Congressional hearing focuses on flood recovery efforts in north Missouri

Flood Recovery

The House Subcommittee on Economic Development, Public Buildings, and Emergency Management hosted a hearing on federal recovery efforts from recent disasters.  During the hearing, House Transportation Committee Ranking Member Sam Graves (MO-06) focused on flood recovery efforts across North Missouri, specifically the difficulties facing some Northwest Missouri residents due to an issue with the dates of the individual assistance declaration.

“The flooding in my district is ongoing, making it difficult for us to move to full recovery mode.  Further complicating our recovery efforts is the declaration for individual assistance.  If your home was flooded on certain dates, you qualify, and if your home was flooded on other dates, you do not.  This makes no sense, given reforms we passed in the Disaster Recovery Reform Act that directed FEMA to give more consideration for localized impact and multiple recent disasters.  Despite this, my constituents are resourceful and resilient.  They have come together to pull resources and help each other,” Graves said in his opening statement.

“We may have smaller populations in rural areas like my district, but our communities are critical to the Nation’s supplies of food and other resources.  When even a few people are displaced, that causes a significant impact on the local economy.  Even where the homes and farms of families were not flooded, roads and bridges to access them washed out or are still underwater.  It is hard to comprehend unless you are on the ground to actually see the extent of the flooding.”

Rhonda Wiley, Emergency Management Director, 911 Director and Floodplain Administrator for Atchison County, Missouri, testified before the committee on the flood devastation in Northwest Missouri, the recovery issues they have faced and mitigation efforts going forward.

In her testimony, Wiley discussed recent flooding and funding needs for levee repairs and flood recovery, desperately needed changes in the management and operations of the Missouri River Reservoir System, and long-term improvements to flood control infrastructure across the Nation.

“Missouri counties have had such great support from our State and Federal Partners. Both have been supportive of our response and recovery. Where the gap lies is in the fact that this disaster is very different from other disasters and the recovery process must be adjusted to fit the disaster. March 16th was our first water rescue this year due to flooding and the last water rescue thus far was September 30th. Six and a half months of periodic water rescues in areas that are normally fields of corn and soybeans is a perfect example of the challenges of recovery when we are stuck in response mode,” Wiley said in her testimony.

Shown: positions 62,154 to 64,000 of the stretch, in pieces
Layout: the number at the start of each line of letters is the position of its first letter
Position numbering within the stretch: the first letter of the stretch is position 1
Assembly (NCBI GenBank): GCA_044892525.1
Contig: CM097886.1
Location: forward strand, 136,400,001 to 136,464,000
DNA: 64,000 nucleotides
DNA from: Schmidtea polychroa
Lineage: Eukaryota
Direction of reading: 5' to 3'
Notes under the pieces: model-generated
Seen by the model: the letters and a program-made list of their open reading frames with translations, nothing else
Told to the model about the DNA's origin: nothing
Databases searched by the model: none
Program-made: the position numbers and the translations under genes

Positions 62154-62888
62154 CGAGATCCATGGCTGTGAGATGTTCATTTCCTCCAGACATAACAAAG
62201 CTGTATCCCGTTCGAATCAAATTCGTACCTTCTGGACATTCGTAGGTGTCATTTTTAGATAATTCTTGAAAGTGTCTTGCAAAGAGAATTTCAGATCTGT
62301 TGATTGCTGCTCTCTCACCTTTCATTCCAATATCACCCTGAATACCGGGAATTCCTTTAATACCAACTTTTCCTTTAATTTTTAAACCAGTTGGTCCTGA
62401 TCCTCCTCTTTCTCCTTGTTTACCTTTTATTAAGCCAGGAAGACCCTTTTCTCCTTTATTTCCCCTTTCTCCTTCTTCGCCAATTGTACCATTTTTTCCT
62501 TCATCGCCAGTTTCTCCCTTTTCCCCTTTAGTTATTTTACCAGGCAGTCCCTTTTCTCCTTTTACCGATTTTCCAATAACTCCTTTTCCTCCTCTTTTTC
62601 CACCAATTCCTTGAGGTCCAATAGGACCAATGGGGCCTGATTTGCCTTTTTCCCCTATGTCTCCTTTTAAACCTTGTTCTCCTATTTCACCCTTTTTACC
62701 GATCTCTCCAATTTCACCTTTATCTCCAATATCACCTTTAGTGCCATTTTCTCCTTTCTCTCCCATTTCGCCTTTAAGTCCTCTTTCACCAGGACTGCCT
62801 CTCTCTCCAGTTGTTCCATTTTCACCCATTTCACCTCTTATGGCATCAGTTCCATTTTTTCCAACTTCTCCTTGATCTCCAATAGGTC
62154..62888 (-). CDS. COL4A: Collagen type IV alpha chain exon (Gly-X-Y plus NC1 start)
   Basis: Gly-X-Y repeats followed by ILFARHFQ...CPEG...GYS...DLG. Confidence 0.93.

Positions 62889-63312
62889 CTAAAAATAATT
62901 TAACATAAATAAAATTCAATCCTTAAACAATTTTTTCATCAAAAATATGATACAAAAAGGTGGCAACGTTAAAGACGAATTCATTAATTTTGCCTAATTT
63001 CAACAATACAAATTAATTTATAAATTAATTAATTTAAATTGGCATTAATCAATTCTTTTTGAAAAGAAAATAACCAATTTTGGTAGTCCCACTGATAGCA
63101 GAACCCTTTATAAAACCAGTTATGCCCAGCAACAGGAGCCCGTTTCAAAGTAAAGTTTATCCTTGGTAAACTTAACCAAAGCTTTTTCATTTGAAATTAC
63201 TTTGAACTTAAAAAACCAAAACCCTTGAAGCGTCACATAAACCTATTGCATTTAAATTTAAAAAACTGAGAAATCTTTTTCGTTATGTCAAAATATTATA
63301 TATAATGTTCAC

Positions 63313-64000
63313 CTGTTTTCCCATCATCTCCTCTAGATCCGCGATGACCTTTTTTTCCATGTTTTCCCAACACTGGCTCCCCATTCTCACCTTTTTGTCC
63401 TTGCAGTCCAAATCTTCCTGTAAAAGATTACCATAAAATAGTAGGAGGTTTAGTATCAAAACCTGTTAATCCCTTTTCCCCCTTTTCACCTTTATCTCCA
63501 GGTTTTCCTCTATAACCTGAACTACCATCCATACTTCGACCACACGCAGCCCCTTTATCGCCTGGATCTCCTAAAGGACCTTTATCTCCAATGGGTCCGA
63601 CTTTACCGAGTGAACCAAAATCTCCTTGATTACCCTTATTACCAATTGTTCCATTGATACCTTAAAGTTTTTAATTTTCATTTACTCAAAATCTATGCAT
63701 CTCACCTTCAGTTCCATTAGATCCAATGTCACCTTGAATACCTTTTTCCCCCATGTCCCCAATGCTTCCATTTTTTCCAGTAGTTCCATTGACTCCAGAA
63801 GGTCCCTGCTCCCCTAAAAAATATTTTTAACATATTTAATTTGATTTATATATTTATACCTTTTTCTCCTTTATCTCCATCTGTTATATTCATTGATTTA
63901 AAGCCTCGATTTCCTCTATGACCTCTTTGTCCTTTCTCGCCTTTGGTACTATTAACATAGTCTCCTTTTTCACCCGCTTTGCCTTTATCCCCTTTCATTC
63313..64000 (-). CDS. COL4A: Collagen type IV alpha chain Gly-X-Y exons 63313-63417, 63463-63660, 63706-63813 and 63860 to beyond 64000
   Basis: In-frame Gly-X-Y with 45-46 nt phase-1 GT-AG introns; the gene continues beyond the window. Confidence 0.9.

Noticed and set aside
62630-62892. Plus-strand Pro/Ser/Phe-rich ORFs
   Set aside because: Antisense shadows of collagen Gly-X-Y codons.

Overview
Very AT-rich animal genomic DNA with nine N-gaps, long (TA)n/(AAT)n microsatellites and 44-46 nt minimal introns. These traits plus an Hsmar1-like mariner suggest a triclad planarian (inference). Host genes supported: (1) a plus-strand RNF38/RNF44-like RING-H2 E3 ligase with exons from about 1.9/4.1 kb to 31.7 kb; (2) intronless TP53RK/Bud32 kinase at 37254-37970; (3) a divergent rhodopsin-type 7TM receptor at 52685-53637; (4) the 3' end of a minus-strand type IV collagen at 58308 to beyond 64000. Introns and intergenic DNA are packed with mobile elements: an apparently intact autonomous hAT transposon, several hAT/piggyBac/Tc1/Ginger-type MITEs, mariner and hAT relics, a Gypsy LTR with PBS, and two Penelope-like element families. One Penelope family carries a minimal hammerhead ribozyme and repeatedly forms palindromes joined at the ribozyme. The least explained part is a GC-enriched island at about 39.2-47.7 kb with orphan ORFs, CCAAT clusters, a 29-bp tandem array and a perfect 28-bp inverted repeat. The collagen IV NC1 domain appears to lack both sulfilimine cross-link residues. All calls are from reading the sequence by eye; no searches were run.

Wiley also focused on the Individual Assistance date issue.

“Individual Assistance was granted to residents who experienced flooding after April 29th. Those who were affected from March 15th to April 29th only received assistance if they still had water in their homes on or after April 29th. This has been detrimental to our small rural communities….Unfortunately, the program guidelines established for Individual Assistance, which is vital to the recovery of our small communities have been denied to many of the residents who are trying to rebuild after the flood. Again, we are sparsely populated, so very few numbers but yet in rural America, every number does count. When your population is 5000 or 4500 and you have 50-100 persons that cannot recover and must relocate due to their economic situation, this is a huge economic impact on small rural communities that are already suffering from population loss with every census!”

Graves questioned Wiley about what has and hasn’t worked during and after the flooding. She noted that there had been no loss of life and her team on the ground has been able to move quickly and make folks aware of available resources.

“North Missouri has been devastated by this year’s flooding and it’s not over. Rhonda Wiley has been dealing with it firsthand and has tirelessly fought for those affected by the flooding in Northwest Missouri. I greatly appreciated Rhonda taking time from her very busy schedule to come to Washington and put a face on what we are facing in North Missouri,” said Graves.

Others testifying at the hearing included representatives of the Federal Emergency Management Agency (FEMA) and the Economic Development Authority (EDA).

Graves demanded answers from FEMA regarding the Individual Assistance declaration date issue.

“You take the town of Craig, just one of the communities that flooded in my district, yet they’re not eligible for assistance. We put these arbitrary dates out there for a flood event like this and it’s creating a lot of problems. What’s frustrating to these folks is that Iowa and Nebraska got the same water and the same rain events and they’re not dealing with that.

“Additionally, some of the folks who have received FEMA assistance are now being asked to repay it. This is bad and it’s affecting the lives of a lot of people. FEMA needs to answer how they are going to remedy these issues,” Graves said.

You can view highlights of the hearing here.

You can read Ms. Wiley’s written testimony here.

You can read Ranking Member Graves’ Opening Statement here.